The pianist Michael Jefry Stevens, with his direct and simple way of talking about playing music as an act of joy, love, and gratitude, has shown that joy in real-time play with a diverse array of partners over the years. I particularly remember his duo with guitarist Dom Minasi, usually regarded as a fine straight-ahead jazz guy. When you see Minasi play you realize you are hearing the most imaginative, interesting explorations of the guitar interface, revealing surprising dimensions of virtuosity in the un-nameable and subtle realm of pure sound.

Vinny Golia, 2008

Phil James, a shakuhachi artist, plays beautifully from his awareness of johakyu (artistic gesture arising out of nothing, then scattering quickly) and simultaneously from his view of long, slow improvisation that develops over the decades of one’s life…. Robert Dick’s subtle mastery of timbral modulation…. Tom Buckner’s mercurial voice…. Ed Sarath is adept at weaving people together. Steve Coleman and Karlton Hester expound simultaneously in two parts of the building on the numeric and geometric mysticism inherent in the music of Coltrane. Longtime pioneers of the improv scene, like Nicole Mitchell, Ken Filiano, and Vinny Golia, find themselves in a variety of rotating partnerships with other artists and styles….Roscoe Mitchell (at Denver ’08) shows old photos and films of himself and his friends at happenings, in wild shirts, with a painter painting to his music which was made on a combination of traditional instruments and wild sculptural contraptions. The ’60s may seem dated now, but something new-but-like-that is coming again, and fast. The lines between artistic disciplines are dissolving again, as we summon up new ways to evoke a unitary experience of sensation and feeling.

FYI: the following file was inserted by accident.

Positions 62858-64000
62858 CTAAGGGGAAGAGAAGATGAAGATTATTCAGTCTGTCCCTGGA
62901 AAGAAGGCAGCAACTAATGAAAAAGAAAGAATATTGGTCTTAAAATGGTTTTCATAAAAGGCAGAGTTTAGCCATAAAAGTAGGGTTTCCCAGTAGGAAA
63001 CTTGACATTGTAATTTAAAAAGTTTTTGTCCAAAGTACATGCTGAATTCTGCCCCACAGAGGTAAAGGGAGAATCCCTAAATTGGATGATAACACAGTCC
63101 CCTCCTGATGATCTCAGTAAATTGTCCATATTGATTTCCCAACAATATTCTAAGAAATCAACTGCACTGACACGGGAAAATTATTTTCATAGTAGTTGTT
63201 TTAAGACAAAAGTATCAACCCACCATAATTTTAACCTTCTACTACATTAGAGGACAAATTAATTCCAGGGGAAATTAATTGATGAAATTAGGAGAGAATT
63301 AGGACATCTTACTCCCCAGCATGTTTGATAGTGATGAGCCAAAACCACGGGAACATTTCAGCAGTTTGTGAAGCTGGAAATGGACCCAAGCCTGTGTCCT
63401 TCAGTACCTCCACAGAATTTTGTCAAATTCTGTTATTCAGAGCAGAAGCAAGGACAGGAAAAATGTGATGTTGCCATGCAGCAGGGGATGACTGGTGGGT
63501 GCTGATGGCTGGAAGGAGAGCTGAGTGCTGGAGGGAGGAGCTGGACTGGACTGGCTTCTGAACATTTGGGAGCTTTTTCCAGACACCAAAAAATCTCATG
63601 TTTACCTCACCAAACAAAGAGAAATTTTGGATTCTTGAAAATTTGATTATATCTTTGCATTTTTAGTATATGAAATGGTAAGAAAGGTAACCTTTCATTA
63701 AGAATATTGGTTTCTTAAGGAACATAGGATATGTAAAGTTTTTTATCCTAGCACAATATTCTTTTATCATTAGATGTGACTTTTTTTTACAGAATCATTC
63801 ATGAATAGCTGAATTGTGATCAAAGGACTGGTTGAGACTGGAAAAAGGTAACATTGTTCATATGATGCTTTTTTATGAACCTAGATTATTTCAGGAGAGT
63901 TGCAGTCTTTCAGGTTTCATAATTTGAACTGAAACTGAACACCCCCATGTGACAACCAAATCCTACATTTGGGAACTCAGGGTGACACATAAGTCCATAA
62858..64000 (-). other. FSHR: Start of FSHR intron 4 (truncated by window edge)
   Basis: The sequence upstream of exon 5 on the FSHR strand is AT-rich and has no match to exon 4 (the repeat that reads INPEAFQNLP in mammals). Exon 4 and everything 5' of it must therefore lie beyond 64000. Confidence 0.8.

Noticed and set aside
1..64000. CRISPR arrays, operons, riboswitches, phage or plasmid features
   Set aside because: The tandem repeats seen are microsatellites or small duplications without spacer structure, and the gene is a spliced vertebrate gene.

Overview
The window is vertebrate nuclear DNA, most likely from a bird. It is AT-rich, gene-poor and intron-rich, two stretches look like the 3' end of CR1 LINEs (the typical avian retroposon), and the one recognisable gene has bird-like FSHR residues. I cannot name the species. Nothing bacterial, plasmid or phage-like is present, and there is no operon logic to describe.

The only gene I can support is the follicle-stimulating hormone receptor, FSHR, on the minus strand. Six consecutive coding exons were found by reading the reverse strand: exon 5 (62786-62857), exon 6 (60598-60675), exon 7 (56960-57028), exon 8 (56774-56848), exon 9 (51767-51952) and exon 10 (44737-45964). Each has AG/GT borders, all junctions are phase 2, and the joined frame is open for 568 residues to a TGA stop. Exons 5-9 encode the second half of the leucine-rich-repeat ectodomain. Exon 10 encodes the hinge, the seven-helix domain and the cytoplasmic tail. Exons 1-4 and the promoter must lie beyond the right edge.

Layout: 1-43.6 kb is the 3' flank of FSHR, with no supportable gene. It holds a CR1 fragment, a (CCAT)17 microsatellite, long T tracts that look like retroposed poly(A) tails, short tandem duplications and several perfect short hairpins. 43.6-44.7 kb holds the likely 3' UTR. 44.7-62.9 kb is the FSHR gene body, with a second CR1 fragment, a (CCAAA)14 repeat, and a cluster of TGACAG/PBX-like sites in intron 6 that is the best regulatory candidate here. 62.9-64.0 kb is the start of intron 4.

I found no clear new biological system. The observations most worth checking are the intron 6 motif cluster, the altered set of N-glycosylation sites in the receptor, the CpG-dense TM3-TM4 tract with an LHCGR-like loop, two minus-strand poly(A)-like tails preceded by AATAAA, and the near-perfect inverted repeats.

Wojciech Konikiewicz from Poland (who looks like Che Guevara and dresses like a biker) has 150 of us in stitches describing his hours-long encounter with Homeland Security at the Detroit Airport, pawing through his funky homemade electronic music gear—the federal agent rereading ISIM’s letter of invitation and asking, yet again (as recounted in Wojciech’s slow, deadpan, heavily accented voice)—”What is ‘musical improvisation’?”